Sensitive data of another major Canadian firm has been found sitting open on the GitHub developers platform. Security researcher Jason Coulls said he recently discovered two open accounts with application source code, internal user names and passwords, and private keys for Rogers Communications. No customer data was found. He suspects the code belonged to a developer who has left the telco. Coulls, who works in the IT department of a Toronto firm and has his own security consultancy, initially told The Register of the discovery, after which the news site contacted Rogers. One problem is the code he saw describes data payloads and how it goes between databases and web services. “You can use that to get to the stuff that people [thieves] would go after,” he explained.

  • How to patch your open source software vulnerabilities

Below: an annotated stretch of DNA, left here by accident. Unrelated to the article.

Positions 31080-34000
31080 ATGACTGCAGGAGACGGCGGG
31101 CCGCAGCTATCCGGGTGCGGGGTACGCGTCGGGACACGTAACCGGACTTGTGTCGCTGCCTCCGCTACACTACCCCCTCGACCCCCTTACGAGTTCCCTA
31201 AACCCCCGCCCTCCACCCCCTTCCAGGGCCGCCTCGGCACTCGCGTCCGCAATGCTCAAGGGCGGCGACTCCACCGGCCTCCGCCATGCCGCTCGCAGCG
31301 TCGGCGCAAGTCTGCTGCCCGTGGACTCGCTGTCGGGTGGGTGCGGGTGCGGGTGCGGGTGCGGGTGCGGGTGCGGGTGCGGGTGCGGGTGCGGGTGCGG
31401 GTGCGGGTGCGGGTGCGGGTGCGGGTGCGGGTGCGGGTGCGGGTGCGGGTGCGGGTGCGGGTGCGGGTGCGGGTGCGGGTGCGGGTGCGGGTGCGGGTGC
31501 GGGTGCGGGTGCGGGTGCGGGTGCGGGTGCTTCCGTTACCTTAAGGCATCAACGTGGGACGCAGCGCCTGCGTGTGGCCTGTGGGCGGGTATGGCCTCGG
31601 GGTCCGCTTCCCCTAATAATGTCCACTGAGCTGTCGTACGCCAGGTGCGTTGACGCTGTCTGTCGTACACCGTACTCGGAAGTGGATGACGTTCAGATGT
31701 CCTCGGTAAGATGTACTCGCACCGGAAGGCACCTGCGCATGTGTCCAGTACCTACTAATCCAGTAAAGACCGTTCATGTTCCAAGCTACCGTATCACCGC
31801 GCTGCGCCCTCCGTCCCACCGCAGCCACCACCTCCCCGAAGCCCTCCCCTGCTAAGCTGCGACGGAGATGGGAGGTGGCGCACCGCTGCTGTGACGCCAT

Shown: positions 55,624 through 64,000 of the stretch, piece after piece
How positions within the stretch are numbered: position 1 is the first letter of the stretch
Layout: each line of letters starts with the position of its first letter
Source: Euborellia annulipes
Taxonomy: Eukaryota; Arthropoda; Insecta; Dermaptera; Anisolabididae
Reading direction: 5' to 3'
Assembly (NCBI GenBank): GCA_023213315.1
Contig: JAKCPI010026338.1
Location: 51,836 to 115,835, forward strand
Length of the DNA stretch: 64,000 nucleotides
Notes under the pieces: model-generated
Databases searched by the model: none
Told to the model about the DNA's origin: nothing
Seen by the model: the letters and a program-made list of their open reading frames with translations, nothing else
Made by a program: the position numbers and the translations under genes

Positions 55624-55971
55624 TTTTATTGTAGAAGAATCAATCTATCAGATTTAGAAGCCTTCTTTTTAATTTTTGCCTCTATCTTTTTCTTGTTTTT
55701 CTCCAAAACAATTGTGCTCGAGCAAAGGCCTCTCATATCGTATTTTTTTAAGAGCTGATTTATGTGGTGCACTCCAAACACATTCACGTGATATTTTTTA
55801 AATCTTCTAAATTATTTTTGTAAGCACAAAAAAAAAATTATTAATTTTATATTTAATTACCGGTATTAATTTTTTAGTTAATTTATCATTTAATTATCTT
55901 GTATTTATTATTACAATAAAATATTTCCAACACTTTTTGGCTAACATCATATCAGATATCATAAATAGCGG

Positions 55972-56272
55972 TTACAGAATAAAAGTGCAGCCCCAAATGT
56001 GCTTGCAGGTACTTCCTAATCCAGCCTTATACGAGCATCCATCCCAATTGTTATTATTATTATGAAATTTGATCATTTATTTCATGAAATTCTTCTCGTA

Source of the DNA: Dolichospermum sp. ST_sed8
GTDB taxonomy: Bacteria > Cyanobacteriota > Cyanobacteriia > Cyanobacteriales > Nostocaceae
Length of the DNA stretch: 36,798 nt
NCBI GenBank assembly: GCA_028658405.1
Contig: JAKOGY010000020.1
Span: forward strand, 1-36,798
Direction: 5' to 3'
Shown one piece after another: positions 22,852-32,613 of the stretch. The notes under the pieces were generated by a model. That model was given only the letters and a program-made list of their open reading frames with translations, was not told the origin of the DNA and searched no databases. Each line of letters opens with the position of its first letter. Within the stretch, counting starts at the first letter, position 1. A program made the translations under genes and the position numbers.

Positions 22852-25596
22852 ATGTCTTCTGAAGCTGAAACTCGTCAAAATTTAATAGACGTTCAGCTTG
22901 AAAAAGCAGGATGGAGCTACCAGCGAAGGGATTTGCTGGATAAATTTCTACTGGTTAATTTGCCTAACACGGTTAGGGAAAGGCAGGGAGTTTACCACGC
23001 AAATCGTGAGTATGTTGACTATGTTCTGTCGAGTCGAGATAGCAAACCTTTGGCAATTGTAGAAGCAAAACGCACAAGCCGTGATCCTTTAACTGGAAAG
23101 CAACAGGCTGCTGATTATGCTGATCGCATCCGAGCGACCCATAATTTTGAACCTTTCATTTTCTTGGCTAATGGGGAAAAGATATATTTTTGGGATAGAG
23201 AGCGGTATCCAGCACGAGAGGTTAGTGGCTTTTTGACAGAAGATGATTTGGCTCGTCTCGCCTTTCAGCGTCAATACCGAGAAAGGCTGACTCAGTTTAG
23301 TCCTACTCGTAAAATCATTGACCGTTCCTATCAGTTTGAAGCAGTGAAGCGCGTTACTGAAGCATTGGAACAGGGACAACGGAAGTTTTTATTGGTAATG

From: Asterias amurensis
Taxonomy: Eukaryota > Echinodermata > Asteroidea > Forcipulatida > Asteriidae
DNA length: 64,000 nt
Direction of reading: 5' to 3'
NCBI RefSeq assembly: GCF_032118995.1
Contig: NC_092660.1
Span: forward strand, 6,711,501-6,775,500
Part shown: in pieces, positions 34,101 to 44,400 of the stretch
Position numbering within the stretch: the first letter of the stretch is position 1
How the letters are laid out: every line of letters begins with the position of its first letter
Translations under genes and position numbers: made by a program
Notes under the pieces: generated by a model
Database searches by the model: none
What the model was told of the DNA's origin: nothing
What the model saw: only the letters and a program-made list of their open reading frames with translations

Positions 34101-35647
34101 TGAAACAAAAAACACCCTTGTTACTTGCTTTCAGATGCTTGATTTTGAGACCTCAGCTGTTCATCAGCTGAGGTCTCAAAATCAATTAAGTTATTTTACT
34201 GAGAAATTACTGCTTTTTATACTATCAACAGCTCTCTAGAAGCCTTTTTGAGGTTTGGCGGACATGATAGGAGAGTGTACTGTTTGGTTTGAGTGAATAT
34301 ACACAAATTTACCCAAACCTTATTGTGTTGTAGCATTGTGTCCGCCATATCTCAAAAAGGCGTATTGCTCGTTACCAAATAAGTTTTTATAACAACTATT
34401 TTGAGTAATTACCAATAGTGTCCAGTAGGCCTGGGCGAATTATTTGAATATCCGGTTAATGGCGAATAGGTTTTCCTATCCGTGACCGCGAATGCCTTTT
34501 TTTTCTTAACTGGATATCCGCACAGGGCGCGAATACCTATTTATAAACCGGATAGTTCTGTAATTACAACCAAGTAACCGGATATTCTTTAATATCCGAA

Software vulnerabilities are a fact of life. Researchers -- if not hackers -- constantly discover new ways to compromise popular software libraries. It's up to enterprises to quickly deploy patches to secure software before hackers get in. Consider the Equifax breach, in which a hacker exposed the data of more than 145 million users, resulting in $575 million in fines for the credit rating agency. A U.S. Senate investigation identified a backlog of over 8,500 unpatched vulnerabilities at Equifax -- the hacker gained access through just one of those unpatched systems. Vulnerability backlogs are especially prevalent within enterprises that rely on open source components. Nearly all applications make use of some open source components that take the place of either mundane or arcane coding tasks. An open source project often has an active community to maintain and augment it, but that's not always the case. Ultimately, open source software requires a leap of faith from the user that what they're adopting is secure and effective.